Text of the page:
Being white and having assets goes far beyond money, as Professor Thomas Shapiro demonstrated; it provides a path towards the handing down of racial legacies across generations. His interviews with white American families show that while they may be aware that African Americans have a raw deal, they believe that it is their responsibility to control their own plight. “Many whites continue to reap advantages from the historical, institutional, structural and personal dynamics of racial inequality posed by our liberal democratic system,” wrote Shapiro, “and they are either unaware of these advantages or deny they exist… Their insistence upon how hard they work and how much they deserve their station in life seems to trump any recognition that unearned successes and benefits come at a price for others.”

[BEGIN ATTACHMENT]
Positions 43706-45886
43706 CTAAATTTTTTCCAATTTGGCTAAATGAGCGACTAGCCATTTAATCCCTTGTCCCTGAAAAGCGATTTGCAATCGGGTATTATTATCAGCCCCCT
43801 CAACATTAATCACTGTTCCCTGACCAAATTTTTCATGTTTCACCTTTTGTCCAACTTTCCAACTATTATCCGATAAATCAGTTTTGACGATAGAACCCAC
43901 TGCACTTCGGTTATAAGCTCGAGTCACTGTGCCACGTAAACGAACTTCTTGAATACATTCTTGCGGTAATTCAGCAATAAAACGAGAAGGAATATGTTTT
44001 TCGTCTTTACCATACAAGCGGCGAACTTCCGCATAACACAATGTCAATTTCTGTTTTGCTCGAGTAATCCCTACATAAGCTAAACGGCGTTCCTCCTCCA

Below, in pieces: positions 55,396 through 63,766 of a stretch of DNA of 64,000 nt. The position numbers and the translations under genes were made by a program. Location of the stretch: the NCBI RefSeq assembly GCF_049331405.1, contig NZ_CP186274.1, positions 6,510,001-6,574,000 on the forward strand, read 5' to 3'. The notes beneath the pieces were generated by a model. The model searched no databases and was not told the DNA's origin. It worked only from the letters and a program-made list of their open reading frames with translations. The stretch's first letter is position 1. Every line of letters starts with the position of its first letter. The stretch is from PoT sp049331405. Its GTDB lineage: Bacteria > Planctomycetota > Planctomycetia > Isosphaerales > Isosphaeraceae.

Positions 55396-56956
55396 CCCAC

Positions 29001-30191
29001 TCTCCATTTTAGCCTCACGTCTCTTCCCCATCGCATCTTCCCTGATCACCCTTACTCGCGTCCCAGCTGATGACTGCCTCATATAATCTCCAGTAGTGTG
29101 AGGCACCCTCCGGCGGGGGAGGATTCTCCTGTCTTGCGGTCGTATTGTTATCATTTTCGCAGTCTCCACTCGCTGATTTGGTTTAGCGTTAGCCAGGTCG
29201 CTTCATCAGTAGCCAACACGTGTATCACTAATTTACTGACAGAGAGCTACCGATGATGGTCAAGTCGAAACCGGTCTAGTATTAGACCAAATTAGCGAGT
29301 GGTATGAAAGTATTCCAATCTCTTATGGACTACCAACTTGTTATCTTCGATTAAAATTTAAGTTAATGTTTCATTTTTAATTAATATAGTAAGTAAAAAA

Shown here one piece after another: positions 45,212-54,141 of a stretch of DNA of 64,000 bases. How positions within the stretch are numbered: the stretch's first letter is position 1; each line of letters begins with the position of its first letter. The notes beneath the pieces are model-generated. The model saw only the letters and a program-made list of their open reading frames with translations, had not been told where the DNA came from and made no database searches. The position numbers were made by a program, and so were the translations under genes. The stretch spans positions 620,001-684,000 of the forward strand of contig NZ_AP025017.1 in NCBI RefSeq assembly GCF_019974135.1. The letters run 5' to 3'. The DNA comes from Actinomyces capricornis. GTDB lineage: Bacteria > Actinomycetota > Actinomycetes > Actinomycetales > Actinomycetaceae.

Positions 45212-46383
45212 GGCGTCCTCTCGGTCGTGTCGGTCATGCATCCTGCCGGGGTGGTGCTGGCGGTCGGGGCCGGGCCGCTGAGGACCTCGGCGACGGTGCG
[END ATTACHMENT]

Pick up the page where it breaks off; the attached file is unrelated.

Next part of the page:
It is thus not surprising that institutional racism and the disparities in wealth, criminal justice, employment, education, etc., exist within the liberal democracies we glorify; a system cannot fail those it was never designed to protect. Yes, some progress has been made, but will our benchmark be abolition and the “repeal” of Jim Crow?
Seeing that the process of racial injustice hasn’t changed much, white supremacy must be a structural form of persecution; a state of relational prejudice and group domination supported by so-called liberal institutions which have previously regarded minorities as subhuman, thus non-deserving of rights. This is the case for many multicultural liberal democracies across the globe, constituting racial oppression as a fundamental feature of the liberal polity and its civic culture.